January 10, 2020
Transitions in the C-suite are critical moments in an organization’s trajectory. The disproportionate power that C-suite executives have over the direction and operations of a business often means succession and disruption go hand in hand. A smooth transition has the potential to sustain the confidence of investors, ecosystem partners, customers, and employees, while a rocky one can derail momentum for years to come.
Unlike CEO succession, which is managed by the board of directors, C-suite succession is led internally and typically lacks consistent methods and data to predict the next leader, making the transition even more risky for the organization.
The best asset to increase the probability of a smooth transition is advanced planning. Successful transitions are grounded in a comprehensive succession plan, which integrates the organizational strategy, growth objectives, and transformation goals of the business with the desired profile of a new leader. The caveat is that developing such a plan and securing the buy-in of key stakeholders is a three- to five-year process, longer than many companies plan for, despite the obvious benefits.
While an unexpected succession event with a shortened time frame will still result in the hiring of a new leader on paper, the risk of misalignment between the new leader and the organization poses significant risk to the operations and the bottom line. The goal of succession planning is to mitigate that risk.
While developing a comprehensive succession strategy for the C-suite can be a complex process, it is generally composed of four discrete milestones:
Determining the organizational context. Succession planning ultimately seeks to answer one fundamental question: What leadership does the organization need to ensure its future success? The journey begins with the organization itself. A comprehensive succession strategy is one that projects where the company is headed in the next five to 10 years and then uses that data to determine what type of leadership is needed to execute against that vision. To that end, strategic goals, market trends, blind spots of previous or current leadership, and other variables impacting performance must be acknowledged and considered.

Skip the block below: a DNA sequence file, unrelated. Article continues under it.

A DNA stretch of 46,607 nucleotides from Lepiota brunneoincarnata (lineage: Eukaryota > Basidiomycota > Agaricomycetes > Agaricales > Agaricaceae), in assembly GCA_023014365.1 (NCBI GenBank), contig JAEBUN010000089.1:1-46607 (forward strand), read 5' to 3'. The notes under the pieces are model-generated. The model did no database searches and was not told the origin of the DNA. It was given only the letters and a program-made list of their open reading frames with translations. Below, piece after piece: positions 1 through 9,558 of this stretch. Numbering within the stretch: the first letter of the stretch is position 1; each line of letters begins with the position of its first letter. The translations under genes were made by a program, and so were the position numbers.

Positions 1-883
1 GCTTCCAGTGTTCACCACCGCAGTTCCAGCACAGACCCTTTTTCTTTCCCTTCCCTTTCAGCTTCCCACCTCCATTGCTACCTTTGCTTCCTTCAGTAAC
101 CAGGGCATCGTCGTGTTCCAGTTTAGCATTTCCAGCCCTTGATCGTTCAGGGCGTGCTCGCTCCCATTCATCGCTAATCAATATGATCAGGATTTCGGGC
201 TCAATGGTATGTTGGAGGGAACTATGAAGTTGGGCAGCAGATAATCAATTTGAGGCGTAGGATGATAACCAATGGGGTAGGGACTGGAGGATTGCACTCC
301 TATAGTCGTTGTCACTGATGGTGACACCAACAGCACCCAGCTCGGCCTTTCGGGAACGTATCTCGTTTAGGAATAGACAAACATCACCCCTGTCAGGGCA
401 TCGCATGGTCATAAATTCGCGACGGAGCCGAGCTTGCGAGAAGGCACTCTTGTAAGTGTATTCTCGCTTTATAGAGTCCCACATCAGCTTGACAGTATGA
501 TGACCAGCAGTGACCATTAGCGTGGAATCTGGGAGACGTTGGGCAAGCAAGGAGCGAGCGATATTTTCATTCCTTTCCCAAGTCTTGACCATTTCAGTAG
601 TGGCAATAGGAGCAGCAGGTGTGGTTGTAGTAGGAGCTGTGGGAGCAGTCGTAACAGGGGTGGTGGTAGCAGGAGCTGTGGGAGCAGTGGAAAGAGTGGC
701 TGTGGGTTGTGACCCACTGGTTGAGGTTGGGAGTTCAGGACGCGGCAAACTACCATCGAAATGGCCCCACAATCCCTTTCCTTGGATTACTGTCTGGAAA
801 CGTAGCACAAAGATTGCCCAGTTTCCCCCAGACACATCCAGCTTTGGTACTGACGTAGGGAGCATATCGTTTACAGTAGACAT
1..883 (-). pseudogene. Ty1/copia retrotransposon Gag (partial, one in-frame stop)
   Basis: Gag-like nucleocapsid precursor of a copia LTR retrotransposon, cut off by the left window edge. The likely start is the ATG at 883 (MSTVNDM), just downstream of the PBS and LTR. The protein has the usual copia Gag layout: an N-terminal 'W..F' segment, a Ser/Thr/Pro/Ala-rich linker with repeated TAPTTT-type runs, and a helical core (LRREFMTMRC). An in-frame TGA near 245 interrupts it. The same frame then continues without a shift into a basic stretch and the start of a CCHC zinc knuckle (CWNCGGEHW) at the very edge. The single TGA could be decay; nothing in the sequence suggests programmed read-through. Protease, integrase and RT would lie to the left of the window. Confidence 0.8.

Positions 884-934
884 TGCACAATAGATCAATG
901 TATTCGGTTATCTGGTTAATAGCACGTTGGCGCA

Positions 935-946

However, a senior team that is fundamentally aligned on an organization’s five-year strategic plan is the exception rather than the rule. As such, addressing these differing perspectives and bringing the senior team into alignment is a necessary precursor for accelerating the development of a success profile that outlines the key leadership requirements of the potential successor.
Identifying and assessing talent pools. A common question brought up with respect to a talent succession pipeline concerns the merits of tapping into internal or external candidate pools, with both options providing unique benefits. The strength of internal candidates lies in their cultural alignment, institutional knowledge, and potential reduction in disruption to ongoing business operations. Furthermore, if identified far enough in advance, organizations can develop the needed capabilities in high-potential internal candidates. External candidates, on the other hand, provide an outside-in perspective that may be required if the organization is going through a fundamental shift in strategy.
When both pipelines are filled in unison, the organization can compare internal and external talent against each other. This helps ensure that identified high-potential internal talent has the necessary skills and capabilities compared to the external talent market and provides a balanced view of investments required to make the leader successful.
Determining the roles and responsibilities of key stakeholder groups. The hallmark of a smooth transition is the integration and alignment of all key stakeholder groups. Depending on the position being vacated, the CEO and chief human resources officer, with perhaps the board’s succession subcommittee, should take responsibility for various portions of the succession planning process, up to and including providing support for the new leader’s transition into the organization.
Having each of these respective stakeholder groups aligned on their individual responsibilities during the earliest stages of succession planning greatly increases the chances that the right candidate is accurately placed into the role and that his or her transition into the organization is relatively seamless.
Providing transition support. By their very nature, transitions are rocky at best. Done quickly, the uncertainties and ambiguities only become magnified. But when executed in a well-planned and thoughtful manner, the new executive’s transition is likely to be a success.
Designing a process to manage senior leadership transitions sets the new leader up for success, engages the leadership team in supporting the new leader, and strengthens the external position of the organization, thereby stabilizing shareholder value during a period of change. In addition, identifying and addressing the hurdles a new leader will face can minimize growing pains, mitigate clashes with the prevailing culture, and define a support system for the newly appointed executive independent of formal channels. And lastly, by connecting with members of the investment community, the leader can reduce the market’s anxiety about how the most urgent business issues that affect company performance will be tackled.